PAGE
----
One of Baseball’s O-bleak Injuries

Matt Lindstrom

Matt Lindstrom pitching yesterday — courtesy of ESPN

As reported, Chicago White Sox pitcher Matt Lindstrom battled an oblique strain this Spring. The injury plagued him for most of the team’s Spring ball session. According to White Sox beat reporter, Lindstrom likened the pain to being, “stabbed in the side.”

Saint Bonaventure University sophomore Ryan Crino, who started playing baseball at age four, battled the same injury at the onset of his senior year of varsity baseball.

“When I had it, I felt soreness in my abs,” Crino said. “It especially hurt when I would pitch because of how you need to rotate your body when throwing.”

An oblique strain, while not so uncommon, is one of the more nagging injuries in baseball — especially for pitchers. According to Crino, having an oblique strain affects a pitcher’s mechanics, rendering the pitcher useless.

“Pitching is all about control. You need to make sure that you are able to possess complete control of your body when pitching, so for something like an oblique strain, it gives you trouble when you’re trying to get the ball where you want it to go,” Crino said. “When I first realized that there was something wrong, it hurt when I would go into my windup. I lost control of my pitches a few times, and they were pretty wild. It also carried over into my play at short. Sometimes it would hurt to throw that far, and I would end up not getting it to the first baseman.”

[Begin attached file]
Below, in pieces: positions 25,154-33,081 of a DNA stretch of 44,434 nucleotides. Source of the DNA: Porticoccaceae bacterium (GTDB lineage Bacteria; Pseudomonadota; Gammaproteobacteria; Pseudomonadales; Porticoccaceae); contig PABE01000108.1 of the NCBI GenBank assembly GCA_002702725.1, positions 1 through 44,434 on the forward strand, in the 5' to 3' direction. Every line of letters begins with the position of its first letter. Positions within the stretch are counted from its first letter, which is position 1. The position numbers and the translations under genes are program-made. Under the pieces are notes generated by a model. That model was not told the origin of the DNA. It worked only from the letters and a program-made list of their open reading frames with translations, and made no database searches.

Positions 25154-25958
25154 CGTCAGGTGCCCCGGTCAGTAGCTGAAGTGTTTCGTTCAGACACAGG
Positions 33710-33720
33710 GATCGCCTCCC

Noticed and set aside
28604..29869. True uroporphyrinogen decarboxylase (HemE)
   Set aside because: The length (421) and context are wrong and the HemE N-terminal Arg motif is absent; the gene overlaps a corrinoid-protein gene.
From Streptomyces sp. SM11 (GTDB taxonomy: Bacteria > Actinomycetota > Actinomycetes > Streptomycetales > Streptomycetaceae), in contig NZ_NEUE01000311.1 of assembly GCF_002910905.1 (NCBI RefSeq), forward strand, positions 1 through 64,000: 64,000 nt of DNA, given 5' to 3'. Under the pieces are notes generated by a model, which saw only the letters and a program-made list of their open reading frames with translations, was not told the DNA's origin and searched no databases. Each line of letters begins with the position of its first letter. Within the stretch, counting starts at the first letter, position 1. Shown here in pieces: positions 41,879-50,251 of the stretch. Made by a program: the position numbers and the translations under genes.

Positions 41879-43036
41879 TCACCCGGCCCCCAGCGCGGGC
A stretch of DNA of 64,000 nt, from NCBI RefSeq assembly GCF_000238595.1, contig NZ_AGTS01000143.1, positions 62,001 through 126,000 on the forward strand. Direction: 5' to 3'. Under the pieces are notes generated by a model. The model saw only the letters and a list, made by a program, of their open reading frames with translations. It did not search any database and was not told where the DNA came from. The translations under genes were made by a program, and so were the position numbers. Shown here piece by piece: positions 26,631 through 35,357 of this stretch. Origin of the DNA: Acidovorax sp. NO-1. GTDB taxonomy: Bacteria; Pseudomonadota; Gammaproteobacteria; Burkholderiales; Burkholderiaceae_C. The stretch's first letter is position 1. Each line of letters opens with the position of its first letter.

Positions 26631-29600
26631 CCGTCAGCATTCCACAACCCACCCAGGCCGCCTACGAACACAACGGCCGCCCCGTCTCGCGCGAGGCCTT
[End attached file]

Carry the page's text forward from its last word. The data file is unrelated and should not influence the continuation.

While oblique strains can sideline players for around a month, the only method to healing, generally, is the same for most other muscle pulls and strains — time and RICE. RICE is an acronym for rest, ice, compression and elevation — a recovery method that pretty much every athlete is well accustomed to.

“It always felt good when I iced the area when I would ice my arm after pitching,” Crino said. “I cut down on the amount of pitches I threw in practice and games. I also took stretching more seriously. I think that was part of my problem before was just going through the motions while  stretching which is never good.”

courtesy of

courtesy of

Fortunately for Lindstrom and the White Sox, he was able to return for the tail end of Spring Training and is currently closing  for the team — the role he battled fellow pitcher Nate Jones for this Spring. Lindstrom closed the game yesterday in Chicago’s 5-3 win over the Minnesota Twins allowing no runs in 12 pitches.

Gavin Lindahl

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